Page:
8 Apps Like Duolingo That Are Better For Learning a New Language
A quick search on YouTube on Duolingo and you’ll be flushed with dozens of videos of people quitting the language app.
Duolingo is a great app because it’s a free resource that allows anyone to gain the basics of a new language. It also allows you to learn dozens of languages including Spanish, French, English, and more. However, it has its limits, and can quickly get redundant.
If this resonates with you or if you’ve already heard this from others, we’re going to share with you apps like Duolingo that are similar if not better. Hopefully these apps will offer some variety to your language learning and accelerate your skills faster.
Apps Like Duolingo That Are Better For Learning a New Language
With each app recommendation, we’ll give you a better, similar, or different rating to help you quickly compare.
Rype is an online platform where you can take private 1-on-1 language lessons with professional teachers. There’s arguably no better way to learn how to speak a new language than through practicing with native speakers. Rype gives you immediate access to handpicked teachers that will offer a fully personalized lesson plan based on your needs and goals.
Busuu offers a language learning experience that compares to Duolingo. They have a structured curriculum that you can progress through involving audio, vocabulary, and other gamified experiences. However, unlike Duolingo, Busuu has a more limited free version as they have a premium subscription-based business model. What we do like about Busuu is that the community seems more integrated to give you feedback on your speaking skills.
For as long as we can remember, using flash cards were either an ugly experience online or you had to rely on physical cards. Enter Memrise. A beautiful experience with pre-built flash card collections that you can use. While the technology is applicable for memorizing just about anything, its main focus seems to be around foreign languages.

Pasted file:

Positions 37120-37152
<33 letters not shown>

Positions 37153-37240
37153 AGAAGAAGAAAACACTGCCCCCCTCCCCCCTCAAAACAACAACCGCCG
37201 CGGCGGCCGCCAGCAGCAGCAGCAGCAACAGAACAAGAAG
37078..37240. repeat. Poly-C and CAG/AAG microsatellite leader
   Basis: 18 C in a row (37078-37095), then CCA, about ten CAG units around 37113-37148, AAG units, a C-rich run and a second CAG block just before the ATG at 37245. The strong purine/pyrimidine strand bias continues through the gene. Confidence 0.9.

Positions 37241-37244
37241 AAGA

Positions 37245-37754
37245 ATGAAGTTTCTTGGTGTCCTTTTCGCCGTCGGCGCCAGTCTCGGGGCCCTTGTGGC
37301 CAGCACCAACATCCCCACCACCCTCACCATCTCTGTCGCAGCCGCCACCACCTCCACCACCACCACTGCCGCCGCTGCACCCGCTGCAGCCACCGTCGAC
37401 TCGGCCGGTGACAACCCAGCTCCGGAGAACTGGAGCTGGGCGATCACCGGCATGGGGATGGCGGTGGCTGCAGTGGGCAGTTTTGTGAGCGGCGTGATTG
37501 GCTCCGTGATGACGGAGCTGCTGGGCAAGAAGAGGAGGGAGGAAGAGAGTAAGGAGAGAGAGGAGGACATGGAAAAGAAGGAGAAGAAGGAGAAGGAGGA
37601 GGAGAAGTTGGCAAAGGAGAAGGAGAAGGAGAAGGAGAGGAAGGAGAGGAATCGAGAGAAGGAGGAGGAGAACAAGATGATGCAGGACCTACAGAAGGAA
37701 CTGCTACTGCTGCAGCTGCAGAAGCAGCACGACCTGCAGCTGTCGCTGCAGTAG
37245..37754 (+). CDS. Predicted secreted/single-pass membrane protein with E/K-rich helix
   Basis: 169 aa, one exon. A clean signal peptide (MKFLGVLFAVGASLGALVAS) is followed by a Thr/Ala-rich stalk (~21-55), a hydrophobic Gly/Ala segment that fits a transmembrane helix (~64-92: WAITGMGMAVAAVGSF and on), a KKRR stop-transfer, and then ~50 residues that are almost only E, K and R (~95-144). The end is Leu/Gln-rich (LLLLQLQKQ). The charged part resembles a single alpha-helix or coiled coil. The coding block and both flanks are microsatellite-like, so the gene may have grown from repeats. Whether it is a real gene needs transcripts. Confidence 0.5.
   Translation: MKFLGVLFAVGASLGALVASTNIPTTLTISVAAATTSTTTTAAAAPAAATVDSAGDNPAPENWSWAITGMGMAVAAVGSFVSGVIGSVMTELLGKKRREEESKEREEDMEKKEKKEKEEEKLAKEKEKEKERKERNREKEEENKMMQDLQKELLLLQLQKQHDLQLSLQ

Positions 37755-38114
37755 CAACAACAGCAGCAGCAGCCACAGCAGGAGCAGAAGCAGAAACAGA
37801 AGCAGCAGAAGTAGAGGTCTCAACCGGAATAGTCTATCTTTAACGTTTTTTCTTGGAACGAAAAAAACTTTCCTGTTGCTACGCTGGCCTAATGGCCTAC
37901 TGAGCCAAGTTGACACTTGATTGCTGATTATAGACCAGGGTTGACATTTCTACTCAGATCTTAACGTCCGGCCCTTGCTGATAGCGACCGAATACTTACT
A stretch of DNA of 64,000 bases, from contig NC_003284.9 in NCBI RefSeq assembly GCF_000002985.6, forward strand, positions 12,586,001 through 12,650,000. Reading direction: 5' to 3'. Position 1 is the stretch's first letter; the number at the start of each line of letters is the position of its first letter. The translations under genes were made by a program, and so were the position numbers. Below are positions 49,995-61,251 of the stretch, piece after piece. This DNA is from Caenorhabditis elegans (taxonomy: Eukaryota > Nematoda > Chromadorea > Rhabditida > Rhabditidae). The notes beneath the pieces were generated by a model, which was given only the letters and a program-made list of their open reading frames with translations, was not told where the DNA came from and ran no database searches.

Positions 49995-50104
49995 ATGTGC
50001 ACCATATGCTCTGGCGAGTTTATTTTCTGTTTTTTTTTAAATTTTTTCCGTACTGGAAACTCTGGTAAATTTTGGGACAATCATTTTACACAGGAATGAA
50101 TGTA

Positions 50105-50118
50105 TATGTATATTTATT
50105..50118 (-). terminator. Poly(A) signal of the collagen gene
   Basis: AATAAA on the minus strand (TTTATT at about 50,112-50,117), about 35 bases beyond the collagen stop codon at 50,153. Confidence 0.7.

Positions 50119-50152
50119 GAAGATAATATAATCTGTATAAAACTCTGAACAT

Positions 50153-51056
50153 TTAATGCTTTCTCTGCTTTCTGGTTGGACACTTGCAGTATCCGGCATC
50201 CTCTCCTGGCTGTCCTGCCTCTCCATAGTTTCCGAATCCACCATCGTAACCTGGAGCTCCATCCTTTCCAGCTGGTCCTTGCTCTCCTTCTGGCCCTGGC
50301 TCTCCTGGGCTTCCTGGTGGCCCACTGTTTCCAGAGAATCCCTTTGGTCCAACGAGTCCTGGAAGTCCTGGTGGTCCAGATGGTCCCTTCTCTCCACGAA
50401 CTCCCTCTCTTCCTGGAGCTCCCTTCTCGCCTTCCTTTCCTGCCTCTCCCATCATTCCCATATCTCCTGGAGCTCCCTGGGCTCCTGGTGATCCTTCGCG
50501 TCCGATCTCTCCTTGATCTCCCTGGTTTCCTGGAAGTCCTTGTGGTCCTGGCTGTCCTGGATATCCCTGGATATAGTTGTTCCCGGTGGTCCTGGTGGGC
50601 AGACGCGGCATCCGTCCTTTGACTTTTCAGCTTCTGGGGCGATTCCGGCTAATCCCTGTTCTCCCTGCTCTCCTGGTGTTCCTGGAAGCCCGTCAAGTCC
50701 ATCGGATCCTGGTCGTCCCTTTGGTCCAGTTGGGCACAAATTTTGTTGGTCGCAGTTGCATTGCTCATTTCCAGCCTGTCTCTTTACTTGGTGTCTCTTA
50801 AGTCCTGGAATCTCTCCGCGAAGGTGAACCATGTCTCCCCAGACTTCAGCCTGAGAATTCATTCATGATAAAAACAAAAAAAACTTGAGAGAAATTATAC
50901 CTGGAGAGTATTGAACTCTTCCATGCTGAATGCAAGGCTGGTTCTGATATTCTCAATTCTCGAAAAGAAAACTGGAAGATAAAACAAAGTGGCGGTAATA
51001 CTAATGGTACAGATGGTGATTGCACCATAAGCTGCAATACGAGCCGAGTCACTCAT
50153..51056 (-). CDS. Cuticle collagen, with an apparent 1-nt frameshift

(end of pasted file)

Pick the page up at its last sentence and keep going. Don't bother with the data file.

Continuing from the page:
Like Duolingo, Babbel offers an instructional language course to help you learn the basic words and grammar rules. They claim to focus more on conversation lessons, and others seem to justify paying for their premium courses. Compared to Busuu however, Babbel’s subscription limits you to just one language at a time. That means if you want to learn French, after learning Spanish, you’ll have to pay for a separate membership.
5. Mango Languages
This app like Duolingo, helps you learn basic grammar and vocabulary in your target language. From a user interface and experience perspective, it looks and feels quite similar to Duolingo. Their lessons are organized by chapters, and is not as gamified as Duolingo.
6. Rosetta Stone
Rosetta Stone has been around the language learning space, as long as… rosetta stones have been around? JK. But you may remember back in the days when they used to sell physical CD’s. They have evolved their model recently by introducing a cloud version of their app via a subscription model.
While Duolingo is a gamified approach to language learning, MindSnacks is literally a language game. Based on the look and feel of the app, it looks like it’s catered towards the younger demographics but they claim it’s for all ages. It’s also designed for mobile-first, so you can learn on-the-go, while you’re commuting or bored at home!
Tandem is a language exchange community, where you can find conversation partners. It’s different from Duolingo in that it allows you to connect with real humans in your local city. What’s missing is a curriculum and lesson plan that helps you go from beginner to intermediate or intermediate to advanced. However, it’s a useful complement if you want to improve your writing skills in Spanish, French, or more.